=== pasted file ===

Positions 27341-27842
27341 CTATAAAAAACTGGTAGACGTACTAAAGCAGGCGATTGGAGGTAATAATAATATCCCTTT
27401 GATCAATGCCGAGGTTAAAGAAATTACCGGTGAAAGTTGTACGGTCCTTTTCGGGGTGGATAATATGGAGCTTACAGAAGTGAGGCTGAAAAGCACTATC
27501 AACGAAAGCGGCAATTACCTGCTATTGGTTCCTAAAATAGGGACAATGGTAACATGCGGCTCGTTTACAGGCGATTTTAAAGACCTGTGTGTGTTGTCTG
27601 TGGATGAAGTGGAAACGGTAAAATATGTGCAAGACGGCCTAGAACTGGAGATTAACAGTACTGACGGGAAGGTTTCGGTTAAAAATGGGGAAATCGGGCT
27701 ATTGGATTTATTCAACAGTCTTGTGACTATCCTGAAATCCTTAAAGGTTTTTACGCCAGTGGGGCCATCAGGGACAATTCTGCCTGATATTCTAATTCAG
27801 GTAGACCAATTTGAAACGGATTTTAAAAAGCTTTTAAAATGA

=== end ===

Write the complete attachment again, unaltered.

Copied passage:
Positions 27341-27842
27341 CTATAAAAAACTGGTAGACGTACTAAAGCAGGCGATTGGAGGTAATAATAATATCCCTTT
27401 GATCAATGCCGAGGTTAAAGAAATTACCGGTGAAAGTTGTACGGTCCTTTTCGGGGTGGATAATATGGAGCTTACAGAAGTGAGGCTGAAAAGCACTATC
27501 AACGAAAGCGGCAATTACCTGCTATTGGTTCCTAAAATAGGGACAATGGTAACATGCGGCTCGTTTACAGGCGATTTTAAAGACCTGTGTGTGTTGTCTG
27601 TGGATGAAGTGGAAACGGTAAAATATGTGCAAGACGGCCTAGAACTGGAGATTAACAGTACTGACGGGAAGGTTTCGGTTAAAAATGGGGAAATCGGGCT
27701 ATTGGATTTATTCAACAGTCTTGTGACTATCCTGAAATCCTTAAAGGTTTTTACGCCAGTGGGGCCATCAGGGACAATTCTGCCTGATATTCTAATTCAG
27801 GTAGACCAATTTGAAACGGATTTTAAAAAGCTTTTAAAATGA